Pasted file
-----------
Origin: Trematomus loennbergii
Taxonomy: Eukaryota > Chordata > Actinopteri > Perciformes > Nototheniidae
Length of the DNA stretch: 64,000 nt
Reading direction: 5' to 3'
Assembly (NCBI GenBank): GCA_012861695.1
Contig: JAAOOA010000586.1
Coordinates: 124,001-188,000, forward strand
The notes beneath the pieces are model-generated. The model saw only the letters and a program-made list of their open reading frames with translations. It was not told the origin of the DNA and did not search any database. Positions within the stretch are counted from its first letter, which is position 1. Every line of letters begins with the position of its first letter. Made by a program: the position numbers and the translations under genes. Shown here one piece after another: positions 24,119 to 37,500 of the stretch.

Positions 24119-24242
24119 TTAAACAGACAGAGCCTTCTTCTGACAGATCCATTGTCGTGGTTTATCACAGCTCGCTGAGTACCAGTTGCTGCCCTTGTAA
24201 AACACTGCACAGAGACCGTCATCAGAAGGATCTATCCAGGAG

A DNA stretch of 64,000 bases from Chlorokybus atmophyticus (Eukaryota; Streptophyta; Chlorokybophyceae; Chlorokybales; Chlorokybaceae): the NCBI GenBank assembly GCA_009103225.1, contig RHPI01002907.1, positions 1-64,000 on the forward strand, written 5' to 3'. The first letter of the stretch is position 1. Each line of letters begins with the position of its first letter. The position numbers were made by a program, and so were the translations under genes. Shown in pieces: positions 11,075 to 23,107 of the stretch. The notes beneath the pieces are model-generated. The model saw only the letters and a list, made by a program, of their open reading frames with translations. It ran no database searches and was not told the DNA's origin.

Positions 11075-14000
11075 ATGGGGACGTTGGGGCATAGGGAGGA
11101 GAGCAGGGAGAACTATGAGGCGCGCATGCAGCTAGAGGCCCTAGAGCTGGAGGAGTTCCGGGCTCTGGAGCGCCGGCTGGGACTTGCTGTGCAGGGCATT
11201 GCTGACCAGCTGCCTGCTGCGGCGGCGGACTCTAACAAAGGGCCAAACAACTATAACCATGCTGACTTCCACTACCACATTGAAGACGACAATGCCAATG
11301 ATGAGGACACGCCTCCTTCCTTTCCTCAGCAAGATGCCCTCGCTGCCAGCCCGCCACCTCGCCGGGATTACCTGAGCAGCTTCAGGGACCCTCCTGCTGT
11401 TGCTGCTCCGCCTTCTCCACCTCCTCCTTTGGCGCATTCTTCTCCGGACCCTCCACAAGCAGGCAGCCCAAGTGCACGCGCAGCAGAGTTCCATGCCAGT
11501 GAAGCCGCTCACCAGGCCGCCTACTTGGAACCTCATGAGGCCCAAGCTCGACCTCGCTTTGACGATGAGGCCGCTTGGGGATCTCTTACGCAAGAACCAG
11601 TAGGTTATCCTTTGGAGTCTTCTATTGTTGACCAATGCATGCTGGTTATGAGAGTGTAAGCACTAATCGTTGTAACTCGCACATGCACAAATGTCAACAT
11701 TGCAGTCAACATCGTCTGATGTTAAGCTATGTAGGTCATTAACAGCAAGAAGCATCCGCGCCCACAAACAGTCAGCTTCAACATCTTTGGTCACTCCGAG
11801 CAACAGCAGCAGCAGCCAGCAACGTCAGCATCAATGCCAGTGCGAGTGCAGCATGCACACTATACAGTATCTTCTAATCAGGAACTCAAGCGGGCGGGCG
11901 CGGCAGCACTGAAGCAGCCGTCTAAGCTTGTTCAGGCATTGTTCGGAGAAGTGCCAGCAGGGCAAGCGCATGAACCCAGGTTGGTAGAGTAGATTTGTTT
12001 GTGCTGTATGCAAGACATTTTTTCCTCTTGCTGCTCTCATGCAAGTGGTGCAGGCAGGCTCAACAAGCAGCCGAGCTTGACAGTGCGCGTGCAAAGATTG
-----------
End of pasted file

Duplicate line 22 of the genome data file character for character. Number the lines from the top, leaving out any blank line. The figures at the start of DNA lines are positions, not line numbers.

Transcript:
11801 CAACAGCAGCAGCAGCCAGCAACGTCAGCATCAATGCCAGTGCGAGTGCAGCATGCACACTATACAGTATCTTCTAATCAGGAACTCAAGCGGGCGGGCG